verb (used with object), cor·ru·gat·ed, cor·ru·gat·ing.
verb (used without object), cor·ru·gat·ed, cor·ru·gat·ing.
- corrosive sublimate,
- corrugated iron,
- corrugated paper,
Origin of corrugate
Examples from the Web for corrugate
However, "broad-browed Verulam," let not that brow's breadth cloud or corrugate in vexation at my persiflage.
Yet we had watched his smooth brow furrow and corrugate as under some carking care or devouring sorrow.Moon-Face and Other Stories|Jack London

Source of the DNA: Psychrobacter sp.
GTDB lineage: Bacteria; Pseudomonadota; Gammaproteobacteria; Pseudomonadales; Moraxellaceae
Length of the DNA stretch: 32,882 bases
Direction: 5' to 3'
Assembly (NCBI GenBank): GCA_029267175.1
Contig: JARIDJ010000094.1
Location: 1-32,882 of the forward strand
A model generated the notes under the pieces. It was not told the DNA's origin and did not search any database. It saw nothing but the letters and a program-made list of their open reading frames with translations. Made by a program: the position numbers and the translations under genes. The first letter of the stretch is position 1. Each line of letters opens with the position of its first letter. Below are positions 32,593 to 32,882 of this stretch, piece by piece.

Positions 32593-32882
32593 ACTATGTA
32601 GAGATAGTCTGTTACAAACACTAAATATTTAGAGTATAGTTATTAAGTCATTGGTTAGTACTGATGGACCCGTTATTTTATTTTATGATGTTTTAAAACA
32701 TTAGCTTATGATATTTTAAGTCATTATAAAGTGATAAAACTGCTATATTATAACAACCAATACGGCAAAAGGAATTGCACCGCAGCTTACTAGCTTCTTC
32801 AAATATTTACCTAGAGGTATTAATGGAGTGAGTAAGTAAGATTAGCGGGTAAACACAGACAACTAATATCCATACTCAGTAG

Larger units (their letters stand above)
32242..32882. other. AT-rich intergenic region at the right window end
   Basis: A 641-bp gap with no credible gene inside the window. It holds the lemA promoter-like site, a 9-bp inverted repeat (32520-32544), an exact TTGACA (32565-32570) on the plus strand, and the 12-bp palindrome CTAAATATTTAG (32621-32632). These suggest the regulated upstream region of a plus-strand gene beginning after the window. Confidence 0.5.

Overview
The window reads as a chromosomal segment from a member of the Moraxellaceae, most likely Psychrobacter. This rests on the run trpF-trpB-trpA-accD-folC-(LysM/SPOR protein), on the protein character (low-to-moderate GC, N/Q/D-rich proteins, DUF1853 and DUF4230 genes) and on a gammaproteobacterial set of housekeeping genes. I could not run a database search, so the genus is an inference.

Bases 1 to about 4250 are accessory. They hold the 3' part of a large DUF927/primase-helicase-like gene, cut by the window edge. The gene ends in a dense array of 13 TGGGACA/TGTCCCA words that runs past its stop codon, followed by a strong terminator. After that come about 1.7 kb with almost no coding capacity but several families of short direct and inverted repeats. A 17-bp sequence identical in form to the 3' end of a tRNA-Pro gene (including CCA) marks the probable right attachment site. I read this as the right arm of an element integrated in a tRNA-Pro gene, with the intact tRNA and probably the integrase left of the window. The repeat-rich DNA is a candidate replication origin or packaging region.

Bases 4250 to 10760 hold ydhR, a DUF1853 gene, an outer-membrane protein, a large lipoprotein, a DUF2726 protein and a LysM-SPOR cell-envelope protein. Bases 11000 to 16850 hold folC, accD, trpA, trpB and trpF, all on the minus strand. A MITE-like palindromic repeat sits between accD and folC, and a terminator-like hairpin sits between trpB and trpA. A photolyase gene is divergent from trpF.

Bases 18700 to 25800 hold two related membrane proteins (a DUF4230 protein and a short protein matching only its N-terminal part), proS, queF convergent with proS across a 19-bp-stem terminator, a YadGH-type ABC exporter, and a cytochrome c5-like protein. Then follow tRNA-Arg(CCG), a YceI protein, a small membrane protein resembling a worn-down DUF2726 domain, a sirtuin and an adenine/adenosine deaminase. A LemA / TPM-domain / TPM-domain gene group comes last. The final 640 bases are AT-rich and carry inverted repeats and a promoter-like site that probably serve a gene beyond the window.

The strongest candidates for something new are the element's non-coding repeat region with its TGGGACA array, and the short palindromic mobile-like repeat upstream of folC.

Flutes, 72 four inches deep, corrugate the beast's underpart from tail to neck.Seven Legs Across the Seas|Samuel Murray
adjective (ˈkɒrʊɡɪt, -ˌɡeɪt)
Word Origin for corrugate
1620s; implied earlier as a past participle adjective (early 15c.), from Latin corrugatus, past participle of corrugare "to wrinkle very much," from com-, intensive prefix (see com-), + rugare "to wrinkle," of unknown origin.